Purchase Order Financing: Taking On Larger Customer Orders

Purchase Order Financing: Taking On Larger Customer Orders

There are many advantages to being the “middleman,” but having an opportunity to resell or distribute a huge new order but not the funds to purchase the goods isn’t one of them. You’re less-than-creditworthy, which isn’t your fault but nonetheless a problem. Even the bank that holds your business accounts won’t lend you money to help you purchase the product sure to take your small company to the next level. What do you do? You look into purchase order financing.

What Is Purchase Order Funding?

In general terms, purchase ordering financing is money you receive in exchange for the purchase order you wish to attain. You offer the larger order for fantastic new product you wish to resale or distribute to a lender, who then funds the order for you so you can obtain the merchandise.

Bad Credit Isn’t an Issue

Because you are offering up the purchase order as collateral, the lender looks at the customer’s credit history instead of yours. This works well if your company is struggling and in need of this order to bring your books back into the black. Provided your customer has good credit, there shouldn’t be any issue.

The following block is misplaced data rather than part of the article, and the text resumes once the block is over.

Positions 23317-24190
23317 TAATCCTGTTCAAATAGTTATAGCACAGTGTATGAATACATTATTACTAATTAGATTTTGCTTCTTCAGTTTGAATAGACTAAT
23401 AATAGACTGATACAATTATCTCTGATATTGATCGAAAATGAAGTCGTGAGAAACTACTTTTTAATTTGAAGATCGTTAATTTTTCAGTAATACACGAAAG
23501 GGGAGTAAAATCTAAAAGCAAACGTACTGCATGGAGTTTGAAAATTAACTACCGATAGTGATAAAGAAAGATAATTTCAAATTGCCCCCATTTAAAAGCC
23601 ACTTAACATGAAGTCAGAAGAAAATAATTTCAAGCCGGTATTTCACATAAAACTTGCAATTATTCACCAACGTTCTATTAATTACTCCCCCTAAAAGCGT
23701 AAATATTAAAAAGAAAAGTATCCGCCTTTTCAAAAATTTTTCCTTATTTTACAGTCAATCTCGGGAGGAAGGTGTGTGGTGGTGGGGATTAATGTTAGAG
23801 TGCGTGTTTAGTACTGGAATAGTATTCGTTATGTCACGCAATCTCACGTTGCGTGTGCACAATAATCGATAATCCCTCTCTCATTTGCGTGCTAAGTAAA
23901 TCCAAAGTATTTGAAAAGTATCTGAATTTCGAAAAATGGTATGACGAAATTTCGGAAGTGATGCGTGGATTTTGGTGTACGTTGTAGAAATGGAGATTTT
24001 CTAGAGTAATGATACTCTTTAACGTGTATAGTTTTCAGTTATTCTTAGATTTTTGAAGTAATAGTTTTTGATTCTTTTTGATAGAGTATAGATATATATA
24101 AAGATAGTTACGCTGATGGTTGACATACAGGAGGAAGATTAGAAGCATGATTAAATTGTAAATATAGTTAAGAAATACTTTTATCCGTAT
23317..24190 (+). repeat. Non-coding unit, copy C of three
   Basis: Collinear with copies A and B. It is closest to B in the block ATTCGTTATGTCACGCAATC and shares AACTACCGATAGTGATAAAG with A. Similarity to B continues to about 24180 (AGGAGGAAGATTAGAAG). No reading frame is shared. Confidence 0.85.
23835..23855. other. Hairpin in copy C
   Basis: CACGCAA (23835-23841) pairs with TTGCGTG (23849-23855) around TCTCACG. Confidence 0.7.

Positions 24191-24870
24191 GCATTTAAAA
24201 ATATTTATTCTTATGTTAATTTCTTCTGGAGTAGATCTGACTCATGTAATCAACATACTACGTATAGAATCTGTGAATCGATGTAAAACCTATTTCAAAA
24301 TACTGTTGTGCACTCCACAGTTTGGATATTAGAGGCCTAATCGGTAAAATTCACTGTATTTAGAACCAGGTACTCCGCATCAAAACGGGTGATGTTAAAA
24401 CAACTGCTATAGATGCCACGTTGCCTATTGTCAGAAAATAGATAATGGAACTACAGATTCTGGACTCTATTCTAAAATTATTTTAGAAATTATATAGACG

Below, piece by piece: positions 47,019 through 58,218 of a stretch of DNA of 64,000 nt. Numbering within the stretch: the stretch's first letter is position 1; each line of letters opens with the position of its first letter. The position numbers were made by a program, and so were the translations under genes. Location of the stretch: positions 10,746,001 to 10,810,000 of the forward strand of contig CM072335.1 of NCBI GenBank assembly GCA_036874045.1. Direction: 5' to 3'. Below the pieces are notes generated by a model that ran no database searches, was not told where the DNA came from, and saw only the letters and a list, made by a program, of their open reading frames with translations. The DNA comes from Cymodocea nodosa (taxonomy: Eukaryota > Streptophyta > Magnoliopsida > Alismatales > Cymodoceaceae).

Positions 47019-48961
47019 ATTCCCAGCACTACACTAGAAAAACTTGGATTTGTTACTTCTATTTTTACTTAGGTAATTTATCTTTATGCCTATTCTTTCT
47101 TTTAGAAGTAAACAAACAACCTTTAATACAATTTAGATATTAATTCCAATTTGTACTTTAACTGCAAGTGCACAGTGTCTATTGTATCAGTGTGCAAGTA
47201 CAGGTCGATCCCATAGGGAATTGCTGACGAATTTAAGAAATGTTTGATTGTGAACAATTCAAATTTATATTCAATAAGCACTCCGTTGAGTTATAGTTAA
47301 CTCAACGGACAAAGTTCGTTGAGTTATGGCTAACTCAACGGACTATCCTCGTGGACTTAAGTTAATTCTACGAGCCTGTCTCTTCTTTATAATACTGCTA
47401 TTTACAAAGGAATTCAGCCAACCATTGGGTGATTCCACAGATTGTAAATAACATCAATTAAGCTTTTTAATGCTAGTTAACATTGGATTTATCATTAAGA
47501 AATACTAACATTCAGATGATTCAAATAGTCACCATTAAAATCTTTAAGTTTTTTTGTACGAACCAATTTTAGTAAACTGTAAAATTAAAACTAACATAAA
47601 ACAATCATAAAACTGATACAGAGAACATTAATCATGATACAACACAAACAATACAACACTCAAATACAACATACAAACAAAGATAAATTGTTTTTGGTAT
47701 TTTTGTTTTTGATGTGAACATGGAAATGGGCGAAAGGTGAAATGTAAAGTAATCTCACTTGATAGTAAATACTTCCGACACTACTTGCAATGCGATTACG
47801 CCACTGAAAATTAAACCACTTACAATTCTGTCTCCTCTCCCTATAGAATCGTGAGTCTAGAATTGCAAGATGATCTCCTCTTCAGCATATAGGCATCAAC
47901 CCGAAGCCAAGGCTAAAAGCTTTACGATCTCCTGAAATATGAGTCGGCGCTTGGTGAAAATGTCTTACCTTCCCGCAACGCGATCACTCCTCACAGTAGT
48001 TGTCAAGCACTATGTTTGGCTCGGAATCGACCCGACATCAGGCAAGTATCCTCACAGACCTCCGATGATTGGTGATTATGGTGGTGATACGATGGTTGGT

The Money Exchange

You won’t receive the money for the purchase order directly; rather, the lender will pay the manufacturer of the product directly, either by bank draft or a letter of credit. You’re only concern is receiving the product to resale or distribute.

Additional Costs Covered

You will likely be absolved of paying merchandise-shipping costs as well, which is fantastic if things are tight. You receive the goods, sort of, yet you don’t have to front the funds for their transport. Depending on your purchase order financing deal, you may have to cover any duty, insurance, or inspection fees, however.

You Noticed the “Sort Of”

You won’t receive the merchandise directly. Rather, the lender will request the manufacturer ship the purchase-order goods directly to your customer or to a third-party warehouse that is adequately bonded. You’ve sold the PO in essence, so you don’t receive the merchandise directly.

You Receive the Profits

Your lender receives the money from the sale of the goods to your customer, takes his or her cut of the profits, and then remits the rest to you. This is how purchase order financing works. It’s a simple concept, and a funding vehicle is designed to ensure that you can secure larger customer orders to benefit your business and its future growth.